J=1 J=2 J=3            
Z1 Z2 Z3            
i=1 i=2 i=3 i=1 t=2 i=1 i=2 i=3 i=4
Y11 Y21 Y31 Y12 Y22 Y13 Y23 Y33 43
X11 X21 X31 X12 X22 X13 X23 X33 X43


Yij are individual level response variable (number of children everborn); Xij are individual level predictors; and

Zj are area lever (multilevel) predictors.

Thus, data are of two level

(Yij, Xij, Zj) ; j =1, ..., Ji; i =1 ...n,.

Under ordinary multiple regression analysis, there are two choices

(a) at individual level, we could have observations:

Yij ; Xij ; Zij = Zij = Zj [same for everyone in area j] ij ll V ~.I J

Then, Yij = fn (Xij, Zij = Zj)

which is used to predict individual level number of children ever born.


(b) at area level, we look at means

1 nj 1 nj

Yj= Yij; Xj=Xij; Zj

nj i=1

Then, Yj = fn (Xj, zj)

which is used to predict area level average number of children everborn. Thus, for individual level analysis, ordinary multiple linear regression becomes:

Yij = A+b1X..+b2Zj +eij ............. (1)

Where, a is constant, b1 and b2 are the respective coefficients for each of the independent variables; and eij are random errors. The most straight forward way to estimate these parameters is ordinary least squares14,15 Under multilevel multiple regression analysis, to predict number of children everborn (Yij), we have the model 14 as follows

Yij= A + b1Xij + b2Zij + eij...................... (2)

here a is constant; bl and b2 are fixed estimated regression coefficients; and uj and eij are random errors at area and individual levels, that is uj N (0, 02) not 0.2 it's 0-2

eij - N (0, 02) not 0.2 it's 0-2

This model assumes that individuals in the same area are correlated which is not true in ordinary multiple linear regression model. This model is

As reported in Table IV, adjusted mean number of children everborn are not comparable with those reported as unadjusted. This clearly indicates the role of other variables in assessing the association of a particular factor with the mean number of children everborn. However, adjusted means reported under ordinary multiple regression were comparable with those reported under multilevel regression, which may be attributed to the fact that comparatively larger sample size was available under data analysis. These results, further, reveal that there is positive relationship between the number of child loss and number of mean children everborn. However, wife's education shows inverse relationship with the mean number of children everborn.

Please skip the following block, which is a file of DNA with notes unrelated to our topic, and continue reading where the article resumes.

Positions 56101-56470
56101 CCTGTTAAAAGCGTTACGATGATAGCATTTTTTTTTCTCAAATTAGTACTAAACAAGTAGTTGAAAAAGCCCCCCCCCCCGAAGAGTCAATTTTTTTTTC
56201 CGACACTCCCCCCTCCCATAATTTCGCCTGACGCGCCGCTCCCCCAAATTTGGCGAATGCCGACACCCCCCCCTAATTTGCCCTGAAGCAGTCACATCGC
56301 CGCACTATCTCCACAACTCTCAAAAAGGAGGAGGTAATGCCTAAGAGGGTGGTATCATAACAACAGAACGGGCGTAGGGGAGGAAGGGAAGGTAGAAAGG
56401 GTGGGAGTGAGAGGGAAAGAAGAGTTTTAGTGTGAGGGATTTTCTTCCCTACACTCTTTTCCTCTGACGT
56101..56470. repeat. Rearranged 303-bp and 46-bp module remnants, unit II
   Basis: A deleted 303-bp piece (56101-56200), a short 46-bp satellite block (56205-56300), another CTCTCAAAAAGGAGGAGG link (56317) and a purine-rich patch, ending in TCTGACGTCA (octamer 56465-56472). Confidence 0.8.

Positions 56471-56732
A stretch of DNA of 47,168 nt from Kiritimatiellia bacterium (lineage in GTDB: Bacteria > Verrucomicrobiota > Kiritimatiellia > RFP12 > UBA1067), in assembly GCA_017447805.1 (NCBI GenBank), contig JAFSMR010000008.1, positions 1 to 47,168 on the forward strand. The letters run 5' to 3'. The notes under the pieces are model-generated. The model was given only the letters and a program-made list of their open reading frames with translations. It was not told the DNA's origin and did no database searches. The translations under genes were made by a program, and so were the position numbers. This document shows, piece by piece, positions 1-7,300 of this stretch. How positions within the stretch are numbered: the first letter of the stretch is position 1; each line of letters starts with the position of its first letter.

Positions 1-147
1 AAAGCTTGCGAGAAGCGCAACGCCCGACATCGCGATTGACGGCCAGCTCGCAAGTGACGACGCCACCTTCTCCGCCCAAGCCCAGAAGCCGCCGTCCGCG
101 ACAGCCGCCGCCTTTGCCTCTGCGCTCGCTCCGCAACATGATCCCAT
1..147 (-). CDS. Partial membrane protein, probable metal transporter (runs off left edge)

Table I: Mean number of children ever born by selected characteristics

Factors Mean Standard Number of
Deviation Women
Religion 3.54 2.62 8968
Non-Hindus 3.82 2.80 1782
Place of residence 3.66 2.71 8578
Urban 3.30 2.40 2172
Wife's education 3.90 2.74 8079
Primary school completed 3.16 * 2.33 1082
Middle school completed 2.60 * 2.05 617
High school and above 2.09* 1.61 972
Wife's work status 3.44 2.62 9369
Not working
Working 4.53 * 2.65 1381
Husband's education 4.27 2.87 3636
1-4 years of study 4.30 2.73 505
5-7 years of study 3.93 2.65 1418
8-10 years of study 3.13* 2.45 2997
11 ± years of study 2.67* 2.06 2194
Everuse of contraception 3.36 2.76 7933
Not used
Used 4.22* 2.21 2817
Number of child loss 2.37 1.96 6646
No loss
1 4.38 * 2.01 2186
2 5.98 * 1.93 1003
3+ 7.86 * 2.01 915
Type of house 3.75 2.73 5610
Semi-pucca 3.66 2.68 2909
Pucca 3.06 * 2.31 2231
Source of lighting 3.76 2.72 7094
Not electrified
Electrified 3.25 2.47 3656
PSU has all-weather road 3.66 2.75 5217
Yes 3.51 2.55 5533
Distance of
PSU from primary school
3.62 2.71 1200
2+ Kms.
< 2 Kms. 3.58 2.64 9550
Distance of PSU from health facility 3.69 2.68 4646
2+ Kms.
< 2 Kms. 3.50 2.62 6104
Total 3.58 2.65 10750

Table II: Estimate from multiple and multilevel regression models.

Factors Multiple
Fixed Part
Constant 0.3121 0.1184 0.3161 0.1302
Age 0.0227* 0.0062 0.0206* 0.0063
Marriage duration 0.1284* 0.0061 0.1315* 0.0062
Non-Hindus 0.5284* 0.0419 0.4500* 0.0461
Place of residence
Urban 0.0773 0.0495 0.0622 0.0648
Wife's education
Primary school -0.1044* 0.0507 -0.0775 0.0506
Middle school -0.1493* 0.0662 -0.1169 0.0661
High School and above -0.4240* 0.0659 -0.3493* 0.0671
Wife's work status
Working -0.0076 0.0389 0.0533 0.0419
Husband's education
1-4 Years -0.0338 0.0704 -0.0265 0.0702
5-7 Years 0.0333 0.0461 0.0300 0.0459
8-10 Years 0.0854* 0.0396 -0.0783* 0.0398
11+ Years -0.1753* 0.0499 -0.1615* 0.0503
Everuse of contraception
Used 0.3805* 0.0338 0.3844* 0.0341
Number of child loss